You’re Going Back to the Office. Here Is What Your Day Might Look Like.

When you’re about to go back to work after a vacation, the last thing you want to do is sit in an office all day. You’re looking forward to spending time with your family on weekends and then having the luxury of going to the beach on your vacation days. But you’re going back to work, and you’re at least a little bit nervous. Here’s a peek at what your day might look like.

You’re going back to the office. Here’s what your day might look like.

6am Monday morning somewhere in America, and office worker Jane Q has her alarm clock wake her up. She’s tempted to hit the snooze button. But she knows that if she does, she might miss out on a job with a view of the city.

As a hypothetical human in most parameters, Jane is exceptional because she comes from the future – months before us. The changes that will soon affect our lives at work and in the office, both culturally and technologically, have already become a daily reality.

Many of these tools, such as workplace management applications and digital whiteboards, have been around for years. But like the video communications technology that helped American home workers survive the pandemic, these technologies are only now becoming available. The list also includes newer, more experimental technologies, such as 360-degree cameras in meeting rooms and touchless check-in systems for employees.

For some of us, the sum total of these small changes will mean a profound break with the past.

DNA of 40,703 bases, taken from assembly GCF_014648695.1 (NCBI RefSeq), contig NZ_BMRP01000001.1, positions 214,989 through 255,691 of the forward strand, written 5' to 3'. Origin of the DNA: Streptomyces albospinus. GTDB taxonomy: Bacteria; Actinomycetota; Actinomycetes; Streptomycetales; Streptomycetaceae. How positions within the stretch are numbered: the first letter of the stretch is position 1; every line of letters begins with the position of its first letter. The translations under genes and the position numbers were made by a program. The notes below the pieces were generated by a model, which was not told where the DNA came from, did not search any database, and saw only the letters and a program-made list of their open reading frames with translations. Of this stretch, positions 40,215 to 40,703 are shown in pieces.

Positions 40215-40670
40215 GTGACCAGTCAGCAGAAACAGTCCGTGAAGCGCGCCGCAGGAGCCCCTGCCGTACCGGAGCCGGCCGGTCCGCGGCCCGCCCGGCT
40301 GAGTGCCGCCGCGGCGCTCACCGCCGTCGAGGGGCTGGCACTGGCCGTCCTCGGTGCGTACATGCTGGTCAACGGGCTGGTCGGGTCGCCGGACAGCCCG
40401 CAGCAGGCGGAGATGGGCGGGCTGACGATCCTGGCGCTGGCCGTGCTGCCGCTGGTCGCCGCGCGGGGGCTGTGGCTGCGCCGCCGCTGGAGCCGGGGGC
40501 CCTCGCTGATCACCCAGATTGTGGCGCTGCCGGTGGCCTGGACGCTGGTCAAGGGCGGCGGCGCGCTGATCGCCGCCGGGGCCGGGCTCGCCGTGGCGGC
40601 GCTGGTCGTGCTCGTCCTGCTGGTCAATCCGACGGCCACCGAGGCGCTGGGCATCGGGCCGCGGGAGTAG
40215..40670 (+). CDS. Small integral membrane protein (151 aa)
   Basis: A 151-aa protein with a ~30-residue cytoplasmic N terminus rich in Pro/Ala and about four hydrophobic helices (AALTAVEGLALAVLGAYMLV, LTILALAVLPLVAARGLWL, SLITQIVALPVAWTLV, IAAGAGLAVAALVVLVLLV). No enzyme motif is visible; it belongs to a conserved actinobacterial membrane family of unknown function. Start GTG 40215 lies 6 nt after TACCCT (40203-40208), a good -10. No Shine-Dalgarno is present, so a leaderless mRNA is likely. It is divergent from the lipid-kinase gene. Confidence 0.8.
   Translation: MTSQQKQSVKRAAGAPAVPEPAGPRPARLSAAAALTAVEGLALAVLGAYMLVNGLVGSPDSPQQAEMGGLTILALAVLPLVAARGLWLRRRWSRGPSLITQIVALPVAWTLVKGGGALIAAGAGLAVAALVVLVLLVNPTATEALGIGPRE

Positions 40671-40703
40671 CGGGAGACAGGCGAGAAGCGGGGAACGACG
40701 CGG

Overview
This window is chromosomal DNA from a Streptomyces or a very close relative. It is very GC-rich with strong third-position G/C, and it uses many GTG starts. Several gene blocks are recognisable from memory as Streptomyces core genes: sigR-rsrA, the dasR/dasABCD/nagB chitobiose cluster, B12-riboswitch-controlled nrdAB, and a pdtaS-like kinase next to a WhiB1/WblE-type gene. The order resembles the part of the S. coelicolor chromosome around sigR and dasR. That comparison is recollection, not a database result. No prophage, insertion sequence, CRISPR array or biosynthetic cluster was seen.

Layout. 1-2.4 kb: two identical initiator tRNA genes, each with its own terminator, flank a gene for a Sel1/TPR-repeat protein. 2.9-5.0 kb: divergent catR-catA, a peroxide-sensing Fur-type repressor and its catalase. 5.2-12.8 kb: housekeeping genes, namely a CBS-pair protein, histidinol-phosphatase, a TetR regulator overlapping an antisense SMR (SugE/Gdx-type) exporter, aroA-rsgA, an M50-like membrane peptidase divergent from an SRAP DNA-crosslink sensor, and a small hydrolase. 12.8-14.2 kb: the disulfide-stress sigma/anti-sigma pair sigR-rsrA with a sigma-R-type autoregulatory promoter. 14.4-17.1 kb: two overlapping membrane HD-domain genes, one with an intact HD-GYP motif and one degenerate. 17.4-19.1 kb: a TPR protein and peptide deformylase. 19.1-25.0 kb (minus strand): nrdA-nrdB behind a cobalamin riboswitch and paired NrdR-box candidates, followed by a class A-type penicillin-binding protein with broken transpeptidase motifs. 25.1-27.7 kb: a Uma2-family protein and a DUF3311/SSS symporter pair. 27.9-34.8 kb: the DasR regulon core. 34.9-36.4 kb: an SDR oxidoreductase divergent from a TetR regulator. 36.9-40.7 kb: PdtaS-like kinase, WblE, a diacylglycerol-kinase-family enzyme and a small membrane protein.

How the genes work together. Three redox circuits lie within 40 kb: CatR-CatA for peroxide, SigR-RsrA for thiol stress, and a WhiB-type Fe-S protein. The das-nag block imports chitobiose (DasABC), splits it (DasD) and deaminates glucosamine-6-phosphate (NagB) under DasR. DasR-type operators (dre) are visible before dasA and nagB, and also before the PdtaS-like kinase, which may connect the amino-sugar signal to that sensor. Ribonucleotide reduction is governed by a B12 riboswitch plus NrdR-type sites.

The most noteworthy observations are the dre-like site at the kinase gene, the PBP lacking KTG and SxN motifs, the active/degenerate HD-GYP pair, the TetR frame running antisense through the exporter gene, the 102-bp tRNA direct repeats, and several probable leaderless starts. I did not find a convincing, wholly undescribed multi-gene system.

Battle for places

6:02 PM While scrolling through her colleagues’ Slack messages around the world in the evening, Jane discovers an app that lets her know where she’ll be working tonight….. And with whom… And about what.

In a recent survey of executives by consulting firm West Monroe, 67% said they plan to implement a hybrid work model by summer, which means being able to work in the office some days and at home others. But this simple binary formulation – home or office – does not do justice to the complexities that many employees face today.

Some companies are renting co-working spaces on the outskirts of cities where they had or will have their headquarters, says Jamie Hodari, CEO of Industrious, a startup that partners with landlords to offer office space and competes with WeWork. These employers recognize that employees have different needs on different days of the week, month or quarter, depending on their team and job responsibilities. Some moved to a more distant suburb or didn’t like the commute at all.

TheEnvoy application allows returning employees to reserve workstations.

Photo:

Messenger

Now every company is forced to ask the question: What do employees want?

One of the keys to workplace flexibility is an app developed by companies like Robin, Salesforce, Envoy and Proximity that allows employees to reserve workstations and other resources, and their employers to know where they are each day. Some have long been used to assign positions to employees on a first-come, first-served basis – a policy known as hot desking or hoteling – to save money.

Cooperation problem

6:10 : Jane, who runs a small design team, requests a set of tables by the windows for her team before they go to accounting. Not only is the light good here, but it’s far from the little kitchen where Greg from Data Science sometimes cooks fish in the microwave.

Of course, many executives are trying to get their employees back in the office five days a week, including the CEO of Netflix.